It will likely take Benjamin a week or two to get up to speed with the offense and build some chemistry with Taylor. It is going to have a negative impact on Jordan Matthews, who was already unplayable, and certainly makes Zay Jones droppable if for some reason he was owned. It could give LeSean McCoy a bit more breathing room as defenses can’t just focus on his and Taylor’s runs alone anymore. I can see this helping the run game in a sense, but it could mean a target or two less per game for McCoy going forward, so he’ll be less of a PPR monster. One thing that could curb Benjamin’s upside some is the impending return of Charles Clay, which will likely be Week 10 or 11. You can’t really hold both positions of “Benjamin gets a boost because there are no other weapons” and “oh the return of a weapon actually helps him get less double coverage.” Neither take is really right or wrong per se, but I’m seeing quite a bit of contradicting views when comparing Kelvin’s new situation to that of former teammate Devin Funchess.

Panthers impact – this is clearly a blow to the offense as a whole and especially to Cam Newton. I don’t think you can say that he goes from roughly 230 passing yards per game to 200 all of a sudden – that is probably giving a WR like Benjamin way too much credit. It is certainly one less red-zone weapon, though, which could hurt him.

For all Carolina pass catchers this is a boost, simply due to the 7-8 targets a week that have freed up. This brings us back to the “talent vs. opportunity” aspect that I see people ignore time and time again. Yes, Funchess will see more No. 1 corners – maybe even more double coverage – and he is hardly a Pro Bowl caliber WR. All we care about in fantasy football, though, are the counting stats that give our players more fantasy points. If Newton is forcing the ball to Funchess more and happens to throw an interception or incomplete pass, we don’t care. We care that there are likely going to be more opportunities given to him each week. That is not to say this is some massive upgrade, and that I’m suddenly debating if he or Julio Jones should be the No. 3 WR this week. However, I do feel he is a mid-range WR2 on a heavy bye week and should likely be in most people’s lineups.

This also could mean more dump-offs to Christian McCaffrey, but it’s a bit of a stretch to consider it a truly huge boost to him with Kelvin gone. It’s also going to give Russell Shepard and rookie Curtis Samuel more looks, so their stock is clearly up. I didn’t think they were worth mentioning on Twitter because a) I only have 140 characters to work with there, and b) they still aren’t fantasy relevant until we see how it shakes out. The Panthers offense isn’t really designed to have a plethora of fantasy options in the passing game, especially for WR, considering how heavily involved McCaffrey is. Shepard is the better bet of the two for Week 9 if you are in a serious pinch, while Samuel may have more upside long-term if they think he’s ready for an increased role. Ed Dickson should still see his four catches for 40 yards and 0 TD-type production weekly, until Greg Olsen returns.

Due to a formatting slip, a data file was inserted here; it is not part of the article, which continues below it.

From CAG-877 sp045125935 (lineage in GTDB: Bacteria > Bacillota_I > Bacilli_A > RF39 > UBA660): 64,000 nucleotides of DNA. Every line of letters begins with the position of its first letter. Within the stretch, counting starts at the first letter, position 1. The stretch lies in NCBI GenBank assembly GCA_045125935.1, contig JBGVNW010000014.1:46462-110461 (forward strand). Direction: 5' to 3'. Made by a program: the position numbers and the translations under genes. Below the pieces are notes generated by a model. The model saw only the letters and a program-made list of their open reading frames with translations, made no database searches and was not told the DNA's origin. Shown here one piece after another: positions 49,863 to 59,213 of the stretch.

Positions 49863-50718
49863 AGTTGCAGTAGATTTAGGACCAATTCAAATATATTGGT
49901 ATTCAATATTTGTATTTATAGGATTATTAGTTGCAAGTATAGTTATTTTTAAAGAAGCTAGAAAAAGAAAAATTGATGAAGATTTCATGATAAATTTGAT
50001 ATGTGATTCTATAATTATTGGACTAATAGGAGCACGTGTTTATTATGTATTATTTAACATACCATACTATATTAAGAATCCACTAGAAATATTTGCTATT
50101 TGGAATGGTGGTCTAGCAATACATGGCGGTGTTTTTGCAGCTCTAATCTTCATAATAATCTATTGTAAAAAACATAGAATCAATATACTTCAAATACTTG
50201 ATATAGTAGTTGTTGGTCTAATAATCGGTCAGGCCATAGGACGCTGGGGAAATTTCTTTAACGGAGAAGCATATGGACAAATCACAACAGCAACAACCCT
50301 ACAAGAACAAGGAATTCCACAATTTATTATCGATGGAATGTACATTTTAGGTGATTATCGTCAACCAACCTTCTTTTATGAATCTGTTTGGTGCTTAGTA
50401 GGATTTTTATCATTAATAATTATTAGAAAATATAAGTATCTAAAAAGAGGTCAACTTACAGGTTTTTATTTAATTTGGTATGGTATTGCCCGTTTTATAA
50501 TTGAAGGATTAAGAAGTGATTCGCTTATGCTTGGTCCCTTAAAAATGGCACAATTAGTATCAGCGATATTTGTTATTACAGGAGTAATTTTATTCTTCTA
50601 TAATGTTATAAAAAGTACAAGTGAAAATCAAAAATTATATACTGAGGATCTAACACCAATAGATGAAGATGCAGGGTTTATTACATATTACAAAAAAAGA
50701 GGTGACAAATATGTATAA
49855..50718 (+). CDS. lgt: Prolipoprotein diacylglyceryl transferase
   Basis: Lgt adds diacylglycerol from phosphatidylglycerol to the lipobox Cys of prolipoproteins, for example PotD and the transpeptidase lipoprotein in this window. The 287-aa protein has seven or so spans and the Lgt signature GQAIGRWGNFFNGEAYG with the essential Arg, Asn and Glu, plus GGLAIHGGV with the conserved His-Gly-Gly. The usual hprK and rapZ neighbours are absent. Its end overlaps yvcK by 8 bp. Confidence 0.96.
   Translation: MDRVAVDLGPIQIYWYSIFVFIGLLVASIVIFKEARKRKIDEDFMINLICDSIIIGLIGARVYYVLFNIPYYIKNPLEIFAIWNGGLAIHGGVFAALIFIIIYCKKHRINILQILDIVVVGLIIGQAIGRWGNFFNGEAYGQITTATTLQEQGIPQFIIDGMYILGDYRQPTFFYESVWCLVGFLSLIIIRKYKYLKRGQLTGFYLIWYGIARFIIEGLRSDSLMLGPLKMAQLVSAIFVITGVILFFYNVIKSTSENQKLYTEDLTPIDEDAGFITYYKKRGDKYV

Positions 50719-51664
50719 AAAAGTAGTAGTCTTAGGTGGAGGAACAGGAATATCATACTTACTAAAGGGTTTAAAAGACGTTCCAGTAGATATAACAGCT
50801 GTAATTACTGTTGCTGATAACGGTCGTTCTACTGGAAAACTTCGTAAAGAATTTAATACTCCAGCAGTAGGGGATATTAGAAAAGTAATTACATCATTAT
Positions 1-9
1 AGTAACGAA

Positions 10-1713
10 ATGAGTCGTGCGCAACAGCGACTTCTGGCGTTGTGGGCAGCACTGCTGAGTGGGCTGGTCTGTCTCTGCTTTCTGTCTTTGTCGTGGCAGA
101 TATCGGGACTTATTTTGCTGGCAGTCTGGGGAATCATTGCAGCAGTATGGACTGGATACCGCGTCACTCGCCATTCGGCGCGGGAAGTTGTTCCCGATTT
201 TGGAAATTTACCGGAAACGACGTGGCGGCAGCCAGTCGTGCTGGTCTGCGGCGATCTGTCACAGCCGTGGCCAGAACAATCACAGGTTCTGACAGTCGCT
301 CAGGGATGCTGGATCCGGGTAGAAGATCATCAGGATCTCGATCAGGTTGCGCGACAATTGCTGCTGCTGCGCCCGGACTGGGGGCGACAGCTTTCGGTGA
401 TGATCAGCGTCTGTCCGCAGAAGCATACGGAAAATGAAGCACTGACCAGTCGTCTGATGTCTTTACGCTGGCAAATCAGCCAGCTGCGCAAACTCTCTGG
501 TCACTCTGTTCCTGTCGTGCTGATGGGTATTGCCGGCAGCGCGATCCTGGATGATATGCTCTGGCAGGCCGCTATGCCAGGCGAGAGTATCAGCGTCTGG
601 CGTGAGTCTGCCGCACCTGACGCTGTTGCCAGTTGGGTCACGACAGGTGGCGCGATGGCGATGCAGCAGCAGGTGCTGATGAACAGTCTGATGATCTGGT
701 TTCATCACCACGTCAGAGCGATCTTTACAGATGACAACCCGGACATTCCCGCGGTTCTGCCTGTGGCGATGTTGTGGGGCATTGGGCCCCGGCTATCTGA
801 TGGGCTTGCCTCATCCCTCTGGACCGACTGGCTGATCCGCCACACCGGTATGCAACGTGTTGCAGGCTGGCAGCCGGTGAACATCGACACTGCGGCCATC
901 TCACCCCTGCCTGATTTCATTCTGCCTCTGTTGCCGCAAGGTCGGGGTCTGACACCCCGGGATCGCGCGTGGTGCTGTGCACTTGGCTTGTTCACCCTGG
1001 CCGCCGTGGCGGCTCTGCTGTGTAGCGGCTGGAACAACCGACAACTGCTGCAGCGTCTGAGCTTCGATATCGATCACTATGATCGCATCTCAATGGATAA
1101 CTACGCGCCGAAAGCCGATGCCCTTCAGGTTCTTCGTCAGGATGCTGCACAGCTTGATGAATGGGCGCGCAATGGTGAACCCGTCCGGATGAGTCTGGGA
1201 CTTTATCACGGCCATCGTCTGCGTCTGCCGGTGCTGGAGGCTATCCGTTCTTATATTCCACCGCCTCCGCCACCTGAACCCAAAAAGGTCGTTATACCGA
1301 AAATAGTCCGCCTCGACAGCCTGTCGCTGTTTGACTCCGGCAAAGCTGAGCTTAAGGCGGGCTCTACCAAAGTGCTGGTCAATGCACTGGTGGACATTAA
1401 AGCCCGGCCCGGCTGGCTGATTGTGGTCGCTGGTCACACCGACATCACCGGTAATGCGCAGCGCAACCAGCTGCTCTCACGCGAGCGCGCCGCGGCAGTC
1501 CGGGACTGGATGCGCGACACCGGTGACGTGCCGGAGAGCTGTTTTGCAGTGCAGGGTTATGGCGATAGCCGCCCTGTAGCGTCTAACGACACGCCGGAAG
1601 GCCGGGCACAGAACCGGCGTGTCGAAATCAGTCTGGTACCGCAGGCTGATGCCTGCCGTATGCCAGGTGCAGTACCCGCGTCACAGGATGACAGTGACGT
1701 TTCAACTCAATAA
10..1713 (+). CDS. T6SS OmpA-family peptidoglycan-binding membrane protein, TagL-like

In continuing my theme of opportunity matters, as soon as Olsen returns (in a week or two), all players above will see a downtick in their projections, as will be seen in my Tiered rankings.

In summary:

Ajayi – down in week 9, down ROS
Blount – down in week 9, down ROS
Drake – up in week 9, up ROS, preferred Miami RB pick-up
Williams – up in week 9, up ROS

Benjamin – down in week 9, slightly down to neutral ROS
Taylor – no impact week 9, slightly up ROS
McCoy – no impact week 9, slightly up ROS
Matthews – down ROS
Z.Jones – droppable
Funchess – up week 9, up ROS
McCaffrey – slightly up ROS
Shepard – up week 9, preferred short-term add
Samuel – preferred long-term add

Don’t forget, these tiers reflect non-PPR scoring. The number in parentheses next to the player’s matchup indicates how many tiers they’d move up or down in PPR scoring. The FLEX Rating is a number that allows you to compare each tier across the RB/WR/TE positions for FLEX decisions. Without further ado, here are the Week 9 tiers:

Quarterbacks

Tier 1

Deshaun Watson (vs IND)

Tier 2

Russell Wilson (vs WAS)

Tier 3

Drew Brees (vs TB)

Tier 4

Dak Prescott (vs KC)
Carson Wentz (vs DEN)
Alex Smith (@ DAL)

Tier 5

Cam Newton (vs ATL)
Matthew Stafford (@ GB)
Jameis Winston (@ NO)

Tier 6

Derek Carr (@ MIA)
Tyrod Taylor (@ NYJ)

Tier 7

Matt Ryan (@ CAR)
Marcus Mariota (vs BAL)
Kirk Cousins (@ SEA)

Tier 8

Jared Goff (@ NYG)
Josh McCown (vs BUF)
Jacoby Brissett (@ HOU)
Brett Hundley (vs DET)
Blake Bortles (vs CIN)
C.J. Beathard (vs ARI)
Jay Cutler (vs OAK)

Tier 9

Drew Stanton (@ SF)
Andy Dalton (@ JAX)
Brock Osweiler (@ PHI)
Eli Manning (vs LAR)
Joe Flacco (@ TEN)

Running Backs